· Create a wiki-page in the group and put a markup with the images and links;
· Publish a post with a link to the menu page in the group;
· Pin it so it stays on top all the time.
Not bad, eh?
Now, let’s find out what we can do to alleviate the problem.
Making an MVP
First, I had to explore the possibilities of the API of the social network to determine what actions could be automated, and to what degree.
It turned out that the API could do anything I needed, with the exception of pinning a post. But it’s too much for an MVP, so I decided to cut down these features:
2.Menu customization. Instead, a user could choose from a dozen predefined templates.
3.Payment processing. I could do this manually.
4.Automatic wiki-page creation. A user could do it themselves and then paste the wiki-markup that my app generated.
5.Automatic post publishing. Again, a user’s manual labor.
So basically, what I had to make was an image generator and an uploader. So here is what it looked like after two to three days of development.
Ugly, I know. But it was enough to test whether users would be willing to pay for this automated solution.
The menu creation dialogue was also um… pretty imperfect.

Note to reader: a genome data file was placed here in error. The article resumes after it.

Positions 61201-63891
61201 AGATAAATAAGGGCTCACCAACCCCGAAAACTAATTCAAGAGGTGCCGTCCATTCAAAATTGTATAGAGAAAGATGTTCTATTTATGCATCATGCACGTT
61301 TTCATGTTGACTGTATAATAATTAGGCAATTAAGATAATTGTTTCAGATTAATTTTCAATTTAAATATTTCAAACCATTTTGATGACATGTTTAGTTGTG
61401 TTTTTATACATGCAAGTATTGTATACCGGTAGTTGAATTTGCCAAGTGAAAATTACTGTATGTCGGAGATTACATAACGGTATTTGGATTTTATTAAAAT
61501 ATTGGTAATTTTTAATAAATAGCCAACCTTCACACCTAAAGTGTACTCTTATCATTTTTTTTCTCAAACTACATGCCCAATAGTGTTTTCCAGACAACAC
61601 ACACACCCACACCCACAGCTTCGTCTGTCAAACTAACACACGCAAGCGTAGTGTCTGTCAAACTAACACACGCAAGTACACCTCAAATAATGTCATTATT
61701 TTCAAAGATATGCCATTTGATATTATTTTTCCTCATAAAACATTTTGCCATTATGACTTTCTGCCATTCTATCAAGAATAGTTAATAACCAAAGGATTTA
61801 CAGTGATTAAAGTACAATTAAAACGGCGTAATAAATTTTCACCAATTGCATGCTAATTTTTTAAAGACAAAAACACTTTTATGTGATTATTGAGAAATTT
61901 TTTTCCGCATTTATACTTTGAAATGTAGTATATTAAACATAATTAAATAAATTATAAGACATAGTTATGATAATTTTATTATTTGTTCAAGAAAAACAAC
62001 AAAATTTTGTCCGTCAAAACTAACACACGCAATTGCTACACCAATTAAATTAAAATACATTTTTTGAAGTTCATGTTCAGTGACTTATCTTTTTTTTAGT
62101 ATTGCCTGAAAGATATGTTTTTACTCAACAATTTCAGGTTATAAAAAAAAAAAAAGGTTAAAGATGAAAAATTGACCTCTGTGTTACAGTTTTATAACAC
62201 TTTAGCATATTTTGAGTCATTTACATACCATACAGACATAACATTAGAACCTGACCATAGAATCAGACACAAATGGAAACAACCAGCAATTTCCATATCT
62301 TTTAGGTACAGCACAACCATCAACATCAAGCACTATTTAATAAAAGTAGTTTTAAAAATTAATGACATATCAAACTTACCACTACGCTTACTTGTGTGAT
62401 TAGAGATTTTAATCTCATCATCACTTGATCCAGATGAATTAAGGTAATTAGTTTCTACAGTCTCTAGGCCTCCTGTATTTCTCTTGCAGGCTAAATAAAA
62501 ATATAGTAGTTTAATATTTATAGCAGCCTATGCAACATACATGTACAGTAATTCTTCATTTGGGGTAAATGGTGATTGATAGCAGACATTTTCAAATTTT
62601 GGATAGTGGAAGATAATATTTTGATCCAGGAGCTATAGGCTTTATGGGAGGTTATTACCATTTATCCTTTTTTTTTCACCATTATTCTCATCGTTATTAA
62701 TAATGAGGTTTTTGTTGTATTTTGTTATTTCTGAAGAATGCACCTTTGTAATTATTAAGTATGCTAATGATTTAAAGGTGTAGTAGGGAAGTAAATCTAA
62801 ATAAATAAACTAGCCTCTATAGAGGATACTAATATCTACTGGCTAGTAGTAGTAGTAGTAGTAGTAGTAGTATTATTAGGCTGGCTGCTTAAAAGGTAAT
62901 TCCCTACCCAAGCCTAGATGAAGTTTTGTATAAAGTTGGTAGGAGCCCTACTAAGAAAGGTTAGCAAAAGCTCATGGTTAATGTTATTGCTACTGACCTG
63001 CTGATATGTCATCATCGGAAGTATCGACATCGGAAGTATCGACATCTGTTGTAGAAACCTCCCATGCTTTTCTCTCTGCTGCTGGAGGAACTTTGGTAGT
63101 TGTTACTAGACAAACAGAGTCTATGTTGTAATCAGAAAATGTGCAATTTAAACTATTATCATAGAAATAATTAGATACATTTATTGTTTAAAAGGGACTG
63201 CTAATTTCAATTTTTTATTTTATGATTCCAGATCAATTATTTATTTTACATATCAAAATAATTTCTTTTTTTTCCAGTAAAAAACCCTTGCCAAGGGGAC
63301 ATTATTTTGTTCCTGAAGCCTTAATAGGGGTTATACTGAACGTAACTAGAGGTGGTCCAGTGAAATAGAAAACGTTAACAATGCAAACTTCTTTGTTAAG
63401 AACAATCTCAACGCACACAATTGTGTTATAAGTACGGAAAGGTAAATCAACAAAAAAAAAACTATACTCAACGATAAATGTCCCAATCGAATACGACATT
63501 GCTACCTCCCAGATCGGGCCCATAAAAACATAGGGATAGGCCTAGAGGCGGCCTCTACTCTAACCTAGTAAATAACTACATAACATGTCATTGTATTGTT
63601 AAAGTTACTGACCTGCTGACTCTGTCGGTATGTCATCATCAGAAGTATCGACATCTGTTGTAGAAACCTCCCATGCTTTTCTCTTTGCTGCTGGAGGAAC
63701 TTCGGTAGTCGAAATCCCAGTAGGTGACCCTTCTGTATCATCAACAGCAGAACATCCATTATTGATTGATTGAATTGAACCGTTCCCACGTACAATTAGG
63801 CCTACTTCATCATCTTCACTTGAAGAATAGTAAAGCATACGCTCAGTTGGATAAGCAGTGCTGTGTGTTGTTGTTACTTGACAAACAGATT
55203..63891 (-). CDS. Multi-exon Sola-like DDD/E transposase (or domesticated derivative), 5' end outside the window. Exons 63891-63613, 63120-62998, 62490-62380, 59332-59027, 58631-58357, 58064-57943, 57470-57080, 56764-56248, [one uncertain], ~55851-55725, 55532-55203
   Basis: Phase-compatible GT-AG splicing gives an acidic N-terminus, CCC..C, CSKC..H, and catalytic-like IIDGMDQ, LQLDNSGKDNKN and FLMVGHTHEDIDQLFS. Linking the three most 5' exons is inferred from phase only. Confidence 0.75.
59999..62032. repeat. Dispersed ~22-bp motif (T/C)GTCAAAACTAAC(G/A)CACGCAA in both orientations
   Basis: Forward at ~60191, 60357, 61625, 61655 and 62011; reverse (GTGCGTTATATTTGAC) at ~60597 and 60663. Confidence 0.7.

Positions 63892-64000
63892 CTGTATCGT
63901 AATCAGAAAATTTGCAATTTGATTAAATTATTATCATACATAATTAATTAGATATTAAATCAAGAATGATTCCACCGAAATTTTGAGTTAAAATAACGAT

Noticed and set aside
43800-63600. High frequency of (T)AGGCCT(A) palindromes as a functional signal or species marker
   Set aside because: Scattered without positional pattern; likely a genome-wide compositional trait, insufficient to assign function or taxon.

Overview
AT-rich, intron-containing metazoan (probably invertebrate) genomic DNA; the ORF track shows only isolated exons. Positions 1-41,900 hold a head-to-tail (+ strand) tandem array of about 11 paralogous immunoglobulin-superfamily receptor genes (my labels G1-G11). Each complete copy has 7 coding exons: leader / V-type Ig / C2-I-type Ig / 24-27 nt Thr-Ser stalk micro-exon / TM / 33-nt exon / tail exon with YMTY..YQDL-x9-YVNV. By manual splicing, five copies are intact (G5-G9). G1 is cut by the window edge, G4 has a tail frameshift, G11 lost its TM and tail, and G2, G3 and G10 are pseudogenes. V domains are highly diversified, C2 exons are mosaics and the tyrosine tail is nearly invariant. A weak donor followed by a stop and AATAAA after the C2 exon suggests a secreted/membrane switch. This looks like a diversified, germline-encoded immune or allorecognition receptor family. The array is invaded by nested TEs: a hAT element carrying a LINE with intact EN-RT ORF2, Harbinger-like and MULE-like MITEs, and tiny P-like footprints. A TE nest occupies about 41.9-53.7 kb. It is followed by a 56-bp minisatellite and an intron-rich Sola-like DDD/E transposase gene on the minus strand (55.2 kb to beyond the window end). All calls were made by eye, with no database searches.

(Menu creation screen)
Yeah, I too used to be a perfectionist. Now I ship.
Validating the idea
This was relatively easy in my case because the existing traffic was what I started with. So all I had to do was just put a couple of buttons here and there in the article and wait for visitors to come.
This is what it looked like:
(The first 10 days of the real launch)
Without even looking at the sales stat we can see that users were pretty much interested in the service. Mind you, this was just the hey-you-have-a-problem-we-have-a-solution type of traffic, with a really lousy landing page based on a free template.
Now, here are some raw stats served fresh (okay, not so fresh) from the DB:
(Turnover and deposits are in USD)
Not a massive success, huh? But it worked, and users were willing to pay for it. There were a lot of abandoned, unpaid menus though (menus_created vs menus_paid). But anyway, it’s just a (very crude) MVP.
As you can tell by the stats, I tinkered a bit with the price, changing it from $6 to $4 per menu, trying to get some insights on pricing.
Now that we know our MVP is viable, it’s time to figure out what price users are willing to pay for our service. And it should be data-driven, no more guesstimating.
Estimating the price
Let me digress a little and explain why I chose to charge on a per-menu basis instead of a standard monthly approach. The API of the uplink social network is pretty much unstable, so the subscription model would be a disaster because I had to constantly refund the users who had been affected by bugs in the API.